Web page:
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Diesel McBadass

Diesel vs Gas Ambulances

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We have box trucks and vanbulances. Pretty much all box trucks are diesel vans 50/50. Everyone has a preference. I hate diesels here in the northeast where the winters are cold and you need to plug them in, and there unresponsive and slow. We just got a gas box truck and it moves! I much prefer gas engines smoothness and eesponsiveness; you?

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We have a gas ambulance and a diesel and both need plugged in.

I prefer the gas as it is quieter, smoother and has a lot more power but the old diesel we have is called old reliable for a reason.

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many of you here are not old enough to remember the gasser ambulances of the 70's & 80's. They were known for vapor locking and catching fire. The Ford 460 was a great engine as long as it was running right, they could spin the tires on a 1 ton fully loaded

Yes the current design fuel injected gassers are better than those of the old days.

Diesels are known for lasting longer with an overall lower cost per mile and reliability.

That changed about 8 years ago when ford and IH got in a pissin contest over the warrantee issues with the 6.0 liter Ford/ Navistar engine.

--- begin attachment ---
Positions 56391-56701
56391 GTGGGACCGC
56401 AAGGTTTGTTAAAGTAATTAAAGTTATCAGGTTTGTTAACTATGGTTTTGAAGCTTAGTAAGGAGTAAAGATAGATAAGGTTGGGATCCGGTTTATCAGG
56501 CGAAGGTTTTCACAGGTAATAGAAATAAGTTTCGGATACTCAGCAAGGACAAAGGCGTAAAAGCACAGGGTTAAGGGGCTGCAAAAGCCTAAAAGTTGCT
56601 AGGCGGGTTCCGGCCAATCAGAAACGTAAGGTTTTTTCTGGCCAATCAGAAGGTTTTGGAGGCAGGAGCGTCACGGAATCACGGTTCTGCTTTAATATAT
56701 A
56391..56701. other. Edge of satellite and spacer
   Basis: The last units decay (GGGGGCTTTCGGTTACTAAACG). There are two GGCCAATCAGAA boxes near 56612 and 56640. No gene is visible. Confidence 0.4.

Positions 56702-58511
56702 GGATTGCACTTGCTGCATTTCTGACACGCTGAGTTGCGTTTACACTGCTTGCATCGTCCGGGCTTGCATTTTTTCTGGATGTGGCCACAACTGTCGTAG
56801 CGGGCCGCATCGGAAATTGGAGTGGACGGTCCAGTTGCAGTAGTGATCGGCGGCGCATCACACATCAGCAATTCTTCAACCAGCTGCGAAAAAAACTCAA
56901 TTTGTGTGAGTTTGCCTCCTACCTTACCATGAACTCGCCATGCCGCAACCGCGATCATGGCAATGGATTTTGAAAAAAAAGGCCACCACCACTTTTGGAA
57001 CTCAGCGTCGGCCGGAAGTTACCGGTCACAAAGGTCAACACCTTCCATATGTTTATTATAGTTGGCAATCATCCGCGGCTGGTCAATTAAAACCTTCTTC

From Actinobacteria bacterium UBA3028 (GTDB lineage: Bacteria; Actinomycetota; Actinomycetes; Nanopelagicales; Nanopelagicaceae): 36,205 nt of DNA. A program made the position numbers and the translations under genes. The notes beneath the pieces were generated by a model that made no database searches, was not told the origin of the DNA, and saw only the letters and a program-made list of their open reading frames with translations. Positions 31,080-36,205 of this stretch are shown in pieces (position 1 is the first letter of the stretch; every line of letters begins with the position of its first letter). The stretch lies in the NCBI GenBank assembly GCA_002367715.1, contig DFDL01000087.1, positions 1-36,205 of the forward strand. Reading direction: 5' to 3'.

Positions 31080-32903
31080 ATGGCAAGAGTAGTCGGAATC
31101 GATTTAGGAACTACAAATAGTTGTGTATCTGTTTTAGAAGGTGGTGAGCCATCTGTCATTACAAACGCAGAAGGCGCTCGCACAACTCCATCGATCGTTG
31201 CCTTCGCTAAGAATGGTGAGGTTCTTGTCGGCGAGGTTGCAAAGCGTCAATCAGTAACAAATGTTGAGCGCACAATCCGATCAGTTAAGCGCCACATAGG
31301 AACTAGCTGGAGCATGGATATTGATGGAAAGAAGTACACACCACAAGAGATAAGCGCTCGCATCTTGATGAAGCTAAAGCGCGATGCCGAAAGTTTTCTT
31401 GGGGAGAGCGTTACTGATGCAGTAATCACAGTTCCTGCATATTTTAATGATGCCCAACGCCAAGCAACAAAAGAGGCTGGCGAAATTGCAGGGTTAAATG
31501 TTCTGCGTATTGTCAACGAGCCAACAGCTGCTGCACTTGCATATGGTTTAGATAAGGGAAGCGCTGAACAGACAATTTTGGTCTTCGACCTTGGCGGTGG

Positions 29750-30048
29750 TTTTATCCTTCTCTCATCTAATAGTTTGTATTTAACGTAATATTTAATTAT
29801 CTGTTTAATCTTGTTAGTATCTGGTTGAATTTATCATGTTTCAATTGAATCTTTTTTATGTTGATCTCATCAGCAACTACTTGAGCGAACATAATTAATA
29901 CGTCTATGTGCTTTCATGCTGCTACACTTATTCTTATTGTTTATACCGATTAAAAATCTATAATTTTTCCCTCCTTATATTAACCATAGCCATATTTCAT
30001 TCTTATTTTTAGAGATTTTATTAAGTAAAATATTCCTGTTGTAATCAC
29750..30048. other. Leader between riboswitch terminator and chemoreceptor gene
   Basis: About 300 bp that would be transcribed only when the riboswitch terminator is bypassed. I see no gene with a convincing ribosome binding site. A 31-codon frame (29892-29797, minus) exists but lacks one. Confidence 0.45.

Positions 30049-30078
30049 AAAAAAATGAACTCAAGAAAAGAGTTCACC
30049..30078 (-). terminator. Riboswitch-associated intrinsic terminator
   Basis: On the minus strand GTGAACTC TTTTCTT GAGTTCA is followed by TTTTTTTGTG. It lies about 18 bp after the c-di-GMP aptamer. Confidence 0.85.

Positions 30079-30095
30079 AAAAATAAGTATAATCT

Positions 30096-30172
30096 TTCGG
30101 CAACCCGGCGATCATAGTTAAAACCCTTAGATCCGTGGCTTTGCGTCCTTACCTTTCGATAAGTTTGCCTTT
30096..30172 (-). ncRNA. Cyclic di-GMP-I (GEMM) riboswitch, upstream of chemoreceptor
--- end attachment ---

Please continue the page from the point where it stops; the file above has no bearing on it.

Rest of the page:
At that point the ford E series chassis was almost 86% of the ambulance market and it has gone down ever since.

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The first EMS system I ever worked for had gas powered ambulances (and I don't mean my partner after a dinner at Don Chilitos Mexican Restaurante), and they were the best ambulances I've ever been in. Diesel just doesn't do it.

Has anyone ever f'd up and put gas in a diesel unit?

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Every ground based ambulance I've worked in has been diesel. The only gas powered ambulance I've ever encountered was engulfed in flames on the side of the road as the diesel powered ambulance I was in drove by.

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Over the years I have worked in almost all the ambulances mentioned above. (not that I'm all that old)

I have definitely found the old Ford 6.0lt to be the WORST engines for both maintenance costs as well as passing power.

Best diesel I've ever operated was Duramax. But oh so expensive to repair! Loved the high end torque though, if you dropped a gear while passing it made it quick and safe without an expensive turbo to repair every 5 years!

Overall I find the gas engines to be more comfortable in both station smell, as well as vehicle noise level.

Gas has the added low end horsepower, which I actually dislike. Too often I find myself or my partner will be a little heavy footed around the urban streets, and end up potentially injuring the rear passenger. It a diesel you just don't get that 'snap' of responsiveness if your freezing cold foot hits the pedal harder than you'd like. It's almost worth iyt though for all that low end passing horsepower.